It's Cinco de Mayo! And while you may be celebrating with a fiesta later tonight, we pulled together a few trivia questions to see how much you know about Cinco de Mayo and our Mexican neighbors…
What Historic Event Does Cinco de Mayo Celebrate?
Contrary to popular American belief, Cinco de Mayo is not Mexico's Independence Day, which is celebrated on September 16, the day in 1810 when the 11-year Mexican War of Independence began. Rather, Cinco de Mayo celebrates an event in Mexican history that occurred more than 50 years after Mexicans declared their independence from Spain. And it all boiled down to a conflict over an unpaid debt.
Its economy shattered by the Mexican-American War, Mexico was hard put to pay its debts to European countries that had lent it money in the past. When Mexican President Benito Juarez suspended repayment on these debts, an invasion force made up of troops from three countries -- France, Spain, and Britain -- landed at Veracruz determined to collect what was owed them. While Spanish and British troops later withdrew after a compromise repayment agreement was reached, French troops pushed on toward Mexico City.
On May 5, 1862, French General Charles de Lorencez led 7,000 French troops into battle against a ragtag Mexican force of 4,000 led by Texas-born General Ignacio Zaragoza near the city of Puebla. Despite their superior numbers and training, the French troops were no match for their Mexican opponents, who excelled at guerrilla warfare. Cinco de Mayo marks the Mexican victory at the Battle of Puebla.
Did the Battle of Puebla Put an End to the French Threat?
The embarrassing French loss at the Battle of Puebla redoubled the determination of French Emperor Napoleon III to make the Mexicans pay, in more ways than one. He sent thousands more French troops to Mexico and eventually succeeded in seizing power in Mexico City, where Austrian-born Maximilian of Habsburg was installed in 1864 as emperor of what Napoleon III hoped would be a French client state. Although Maximilian had control over much of Mexico from the country's capital, Liberal forces led by Benito Juarez maintained power in northwestern Mexico and also along parts of the country's Pacific Coast.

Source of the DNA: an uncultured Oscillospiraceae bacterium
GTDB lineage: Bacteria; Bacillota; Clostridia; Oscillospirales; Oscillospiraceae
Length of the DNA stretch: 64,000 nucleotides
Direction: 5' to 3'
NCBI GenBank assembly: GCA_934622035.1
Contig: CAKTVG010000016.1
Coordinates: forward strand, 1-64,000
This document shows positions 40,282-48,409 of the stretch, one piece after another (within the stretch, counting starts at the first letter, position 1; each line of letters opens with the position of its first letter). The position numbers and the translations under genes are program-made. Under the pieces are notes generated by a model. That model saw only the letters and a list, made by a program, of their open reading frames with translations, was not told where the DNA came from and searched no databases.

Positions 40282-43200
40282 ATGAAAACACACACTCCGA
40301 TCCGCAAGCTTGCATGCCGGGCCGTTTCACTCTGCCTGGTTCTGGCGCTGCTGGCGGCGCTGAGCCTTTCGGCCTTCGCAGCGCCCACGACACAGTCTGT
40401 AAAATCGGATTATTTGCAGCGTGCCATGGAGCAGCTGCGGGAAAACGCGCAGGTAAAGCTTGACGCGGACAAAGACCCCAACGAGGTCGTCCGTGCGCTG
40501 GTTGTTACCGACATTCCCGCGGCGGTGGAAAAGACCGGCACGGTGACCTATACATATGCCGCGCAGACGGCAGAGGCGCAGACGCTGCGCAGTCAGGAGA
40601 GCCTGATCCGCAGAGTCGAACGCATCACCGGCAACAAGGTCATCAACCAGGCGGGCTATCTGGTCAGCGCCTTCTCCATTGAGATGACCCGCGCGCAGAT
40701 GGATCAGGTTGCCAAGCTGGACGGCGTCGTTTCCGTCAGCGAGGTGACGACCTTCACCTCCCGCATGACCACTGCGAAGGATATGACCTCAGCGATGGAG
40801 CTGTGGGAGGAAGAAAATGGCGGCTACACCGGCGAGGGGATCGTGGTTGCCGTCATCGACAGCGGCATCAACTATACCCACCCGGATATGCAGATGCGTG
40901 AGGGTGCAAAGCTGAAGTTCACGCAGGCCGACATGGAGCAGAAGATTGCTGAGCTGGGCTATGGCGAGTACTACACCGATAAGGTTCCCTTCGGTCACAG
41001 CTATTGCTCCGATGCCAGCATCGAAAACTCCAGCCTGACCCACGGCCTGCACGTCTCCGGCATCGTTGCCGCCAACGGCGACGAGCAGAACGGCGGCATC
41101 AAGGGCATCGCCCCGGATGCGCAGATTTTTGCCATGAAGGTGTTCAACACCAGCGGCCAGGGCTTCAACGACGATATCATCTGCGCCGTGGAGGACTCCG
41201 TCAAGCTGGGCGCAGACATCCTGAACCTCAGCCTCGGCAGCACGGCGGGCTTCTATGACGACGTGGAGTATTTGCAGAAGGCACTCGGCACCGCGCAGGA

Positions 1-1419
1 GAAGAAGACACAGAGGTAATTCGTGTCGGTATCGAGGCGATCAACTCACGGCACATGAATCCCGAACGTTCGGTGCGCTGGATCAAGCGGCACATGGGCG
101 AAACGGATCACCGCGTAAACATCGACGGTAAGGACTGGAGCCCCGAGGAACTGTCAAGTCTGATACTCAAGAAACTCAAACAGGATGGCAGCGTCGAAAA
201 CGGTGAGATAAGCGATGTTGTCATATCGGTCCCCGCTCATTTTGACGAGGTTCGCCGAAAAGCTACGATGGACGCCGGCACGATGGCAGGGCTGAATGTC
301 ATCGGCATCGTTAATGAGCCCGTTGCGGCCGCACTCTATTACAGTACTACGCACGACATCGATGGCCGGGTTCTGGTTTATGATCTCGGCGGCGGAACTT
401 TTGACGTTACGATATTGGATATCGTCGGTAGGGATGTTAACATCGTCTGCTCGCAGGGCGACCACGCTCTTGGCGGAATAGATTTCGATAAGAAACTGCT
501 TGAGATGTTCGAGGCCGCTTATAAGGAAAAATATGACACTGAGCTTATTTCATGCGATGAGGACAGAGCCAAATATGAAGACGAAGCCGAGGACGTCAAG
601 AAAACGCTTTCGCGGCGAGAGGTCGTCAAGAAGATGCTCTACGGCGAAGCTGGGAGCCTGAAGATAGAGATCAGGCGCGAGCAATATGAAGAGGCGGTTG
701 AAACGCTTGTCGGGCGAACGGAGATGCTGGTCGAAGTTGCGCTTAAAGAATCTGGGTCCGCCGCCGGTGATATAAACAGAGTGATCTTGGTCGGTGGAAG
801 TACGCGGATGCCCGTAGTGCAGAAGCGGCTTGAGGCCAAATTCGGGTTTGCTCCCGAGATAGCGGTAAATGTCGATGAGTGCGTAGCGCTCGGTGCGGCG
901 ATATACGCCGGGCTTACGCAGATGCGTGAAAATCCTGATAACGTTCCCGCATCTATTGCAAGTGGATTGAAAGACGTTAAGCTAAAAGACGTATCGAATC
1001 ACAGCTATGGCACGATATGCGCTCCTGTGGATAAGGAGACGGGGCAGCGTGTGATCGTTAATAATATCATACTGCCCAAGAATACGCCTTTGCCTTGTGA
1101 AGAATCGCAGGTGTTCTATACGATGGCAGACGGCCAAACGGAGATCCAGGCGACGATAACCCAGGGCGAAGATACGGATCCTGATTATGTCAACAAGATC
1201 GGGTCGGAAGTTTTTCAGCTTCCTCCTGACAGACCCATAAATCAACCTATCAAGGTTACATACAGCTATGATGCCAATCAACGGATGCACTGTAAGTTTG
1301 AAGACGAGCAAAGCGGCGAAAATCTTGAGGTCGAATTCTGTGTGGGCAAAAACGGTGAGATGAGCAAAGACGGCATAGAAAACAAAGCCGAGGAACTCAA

Over the next couple of years, Liberal forces were victorious over Maximilian's army in numerous battles, and it soon became clear they would eventually take the capital. France gradually withdrew its support of Maximilian, who was arrested, tried, and executed when Mexican forces led by Juarez regained power in 1867.
How Was the French Intervention Viewed in Washington, D.C.? The French intervention in Mexico occurred at the same time as the U.S. Federal government and its troops were engaged in a bloody Civil War with the forces of the Confederacy, Southern states that sought to secede from the Union. Lincoln and his cabinet members worried that France, Britain, or another European power might come to the aid of the South, which could easily have tipped the balance of power in favor of the Confederacy. To help prevent that, U.S. Secretary of State William Henry Seward took great pains to maintain harmonious relations with France, thus discouraging France -- or its client-state Mexico -- from establishing diplomatic ties with the Confederacy.
Where is the World's Largest Cinco de Mayo Celebration Held? Looking for the biggest Cinco de Mayo celebration in the world? Look no further than Fiesta Broadway in Los Angeles, where hundreds of thousands of people come out for food, music and crafts in a celebration of Hispanic heritage. But you know where Cinco de Mayo isn't a huge deal? Mexico. While Mexican students are taught in school about the Battle of Puebla and its role in Mexican history, Cinco de Mayo is actually an official holiday in only one of Mexico's 31 states -- Puebla, which was the site of the battle. Across the border in the United States, however, the holiday has come to be a celebration of Mexican ethnic identity and, as such, a day of pride for Mexican Americans, as well as all Americans who love margaritas, tequila, burritos, tacos, and guacamole.